Creation of 'lightest uranium isotopes ever' in China could lead to clean nuclear power
Chinese scientists have created the lightest uranium isotopes ever, a development that could lead to cleaner and safer nuclear power.
Uranium-238, the most abundant isotope of the radioactive element in nature, has 92 protons and 146 neutrons in its nucleus. Reduce the neutrons by three and you get U-235, the most important fissile material for nuclear reactors and weapons.
Trimming the neutrons down much further was "impossible in the past", according to Gan Zaoguo of the Centre for Nuclear Matter Science at the Institute of Modern Physics in Lanzhou.
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Gan's team was able to reduce the number of neutrons in the isotope by up to 20, obtaining for the first time U-216 and U-215.
The extra-light uranium isotopes are so volatile that their existence only lasts around one thousandth of a second, meaning they could not be directly used to fuel nuclear power plants or in the creation of atomic bombs.
By creating and studying the nature of the trimmed isotopes, scientists may be able to solve key mysteries of nuclear physics and greatly improve our ability to exploit atomic power, Gan said.
While nuclear weapons and power plants have been around for decades, their performance has been judged lacking by many scientists.
Nuclear bombs, for example, cannot be used in civilian projects such as tunnel excavations due to the potential for radioactive contamination, and the safety of commercial nuclear reactors remains a pressing public concern for similar reasons.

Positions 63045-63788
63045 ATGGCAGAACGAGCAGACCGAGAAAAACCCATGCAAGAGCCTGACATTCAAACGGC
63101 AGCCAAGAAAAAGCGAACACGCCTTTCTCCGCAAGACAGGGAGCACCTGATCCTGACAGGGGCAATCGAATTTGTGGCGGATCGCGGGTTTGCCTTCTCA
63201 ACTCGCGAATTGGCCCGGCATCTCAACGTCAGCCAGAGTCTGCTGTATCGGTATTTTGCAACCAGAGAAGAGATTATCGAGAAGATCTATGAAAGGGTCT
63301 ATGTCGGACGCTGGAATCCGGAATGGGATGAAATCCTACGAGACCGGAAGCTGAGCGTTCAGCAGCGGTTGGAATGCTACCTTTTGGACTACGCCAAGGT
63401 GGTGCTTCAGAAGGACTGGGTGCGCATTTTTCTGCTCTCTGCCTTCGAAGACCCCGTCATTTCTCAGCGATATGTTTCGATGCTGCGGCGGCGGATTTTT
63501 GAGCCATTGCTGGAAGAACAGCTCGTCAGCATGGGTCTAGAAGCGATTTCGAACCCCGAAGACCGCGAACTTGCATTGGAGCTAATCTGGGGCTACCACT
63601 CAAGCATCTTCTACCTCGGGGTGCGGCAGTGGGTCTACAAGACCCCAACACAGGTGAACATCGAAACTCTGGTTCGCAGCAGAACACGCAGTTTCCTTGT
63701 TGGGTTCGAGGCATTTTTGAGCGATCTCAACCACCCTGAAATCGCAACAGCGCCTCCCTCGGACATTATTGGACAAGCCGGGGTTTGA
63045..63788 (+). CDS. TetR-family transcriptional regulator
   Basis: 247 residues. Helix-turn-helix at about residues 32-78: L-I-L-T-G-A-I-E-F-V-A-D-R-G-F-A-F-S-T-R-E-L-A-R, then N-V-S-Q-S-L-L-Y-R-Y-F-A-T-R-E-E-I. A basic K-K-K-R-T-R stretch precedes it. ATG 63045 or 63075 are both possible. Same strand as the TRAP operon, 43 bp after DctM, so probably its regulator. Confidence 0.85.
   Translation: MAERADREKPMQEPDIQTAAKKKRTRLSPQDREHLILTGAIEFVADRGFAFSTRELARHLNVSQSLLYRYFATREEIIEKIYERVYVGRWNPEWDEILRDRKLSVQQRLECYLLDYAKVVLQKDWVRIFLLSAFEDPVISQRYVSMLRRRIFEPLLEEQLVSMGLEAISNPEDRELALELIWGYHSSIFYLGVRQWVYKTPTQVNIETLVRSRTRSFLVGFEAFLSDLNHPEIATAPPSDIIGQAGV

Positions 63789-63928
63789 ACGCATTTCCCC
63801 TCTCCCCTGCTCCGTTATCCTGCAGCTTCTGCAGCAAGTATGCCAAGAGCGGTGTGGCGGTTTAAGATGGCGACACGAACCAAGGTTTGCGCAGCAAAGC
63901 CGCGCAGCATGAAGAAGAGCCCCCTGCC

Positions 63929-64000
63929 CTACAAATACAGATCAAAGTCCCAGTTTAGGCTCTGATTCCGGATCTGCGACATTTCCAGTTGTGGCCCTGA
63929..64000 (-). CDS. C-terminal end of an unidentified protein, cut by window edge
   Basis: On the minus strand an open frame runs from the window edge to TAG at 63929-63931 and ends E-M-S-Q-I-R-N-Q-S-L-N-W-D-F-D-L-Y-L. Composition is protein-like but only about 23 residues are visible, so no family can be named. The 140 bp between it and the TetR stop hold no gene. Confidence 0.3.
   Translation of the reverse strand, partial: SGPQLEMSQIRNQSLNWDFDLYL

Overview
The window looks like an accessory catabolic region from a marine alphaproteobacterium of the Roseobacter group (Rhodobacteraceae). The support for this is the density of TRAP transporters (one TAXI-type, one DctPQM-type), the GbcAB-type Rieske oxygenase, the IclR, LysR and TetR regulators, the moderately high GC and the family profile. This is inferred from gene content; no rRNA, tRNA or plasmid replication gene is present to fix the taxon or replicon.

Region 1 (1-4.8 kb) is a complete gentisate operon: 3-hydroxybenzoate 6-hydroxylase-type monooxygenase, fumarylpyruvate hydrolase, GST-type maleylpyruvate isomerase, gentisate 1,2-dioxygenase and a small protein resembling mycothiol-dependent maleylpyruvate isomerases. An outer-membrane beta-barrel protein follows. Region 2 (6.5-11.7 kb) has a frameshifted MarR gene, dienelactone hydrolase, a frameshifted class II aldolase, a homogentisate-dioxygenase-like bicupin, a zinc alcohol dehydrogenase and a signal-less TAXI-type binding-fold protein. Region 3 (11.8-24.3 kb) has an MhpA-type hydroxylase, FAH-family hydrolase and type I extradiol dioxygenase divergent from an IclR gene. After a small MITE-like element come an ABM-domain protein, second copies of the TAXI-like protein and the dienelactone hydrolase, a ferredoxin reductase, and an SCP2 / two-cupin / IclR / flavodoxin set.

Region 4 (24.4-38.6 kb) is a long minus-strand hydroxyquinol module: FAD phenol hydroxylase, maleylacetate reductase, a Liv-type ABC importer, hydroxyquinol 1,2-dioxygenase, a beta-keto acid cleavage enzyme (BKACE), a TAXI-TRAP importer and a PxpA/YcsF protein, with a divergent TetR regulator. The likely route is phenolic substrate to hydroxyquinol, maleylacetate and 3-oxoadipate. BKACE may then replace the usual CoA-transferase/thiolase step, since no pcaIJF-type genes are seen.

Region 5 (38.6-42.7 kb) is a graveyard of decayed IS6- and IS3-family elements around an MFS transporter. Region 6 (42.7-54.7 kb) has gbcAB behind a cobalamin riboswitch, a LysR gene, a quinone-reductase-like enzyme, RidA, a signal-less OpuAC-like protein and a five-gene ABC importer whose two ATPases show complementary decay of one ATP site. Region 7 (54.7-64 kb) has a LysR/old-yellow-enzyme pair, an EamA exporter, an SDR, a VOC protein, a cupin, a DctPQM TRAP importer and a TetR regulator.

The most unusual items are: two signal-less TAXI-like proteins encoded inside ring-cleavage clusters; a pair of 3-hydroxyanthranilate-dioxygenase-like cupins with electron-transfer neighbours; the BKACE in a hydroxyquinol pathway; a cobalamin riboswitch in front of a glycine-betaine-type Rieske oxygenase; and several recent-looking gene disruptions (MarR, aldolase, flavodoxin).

By stripping neutrons from a uranium atom, scientists are able to get a greater understanding of its structure, potentially leading to new developments in the use of nuclear power.
Fusion reactors – which would use a method similar to how the sun generates energy, and are currently believed to be unviable due to the massive amounts of energy required for the process – could generate enormous amounts of power without generating radioactive waste, while "clean" nuclear bombs could replace traditional dynamite and other explosives used in large engineering projects.
"In a nuclear experiment – such as the explosion of an atomic bomb – we may encounter many 'noises' that prevent us from obtaining accurate data or fully understanding the process," Gan said.
"These 'noises' can be created by new matters that we previously knew nothing about."
This can include uranium isotopes such as those created in the lab by Gan's team.
"The more of them we created and analysed, the better position we're in to propose and test new theories in nuclear physics."
The team created uranium atoms by firing a beam of argon against a board of tungsten, fusing the atoms, using the Heavy Ion Accelerator in Lanzhou, one of the largest research facilities of its type in the world.
The lightest isotopes were then detected by the Spectrometer for Heavy Atoms and Nuclear Structure, another major nuclear research facility recently built in China.
The discovery of the two isotopes was detailed in two separate papers in the European Physical Journal A and Physical Review C run by the American Physical Society.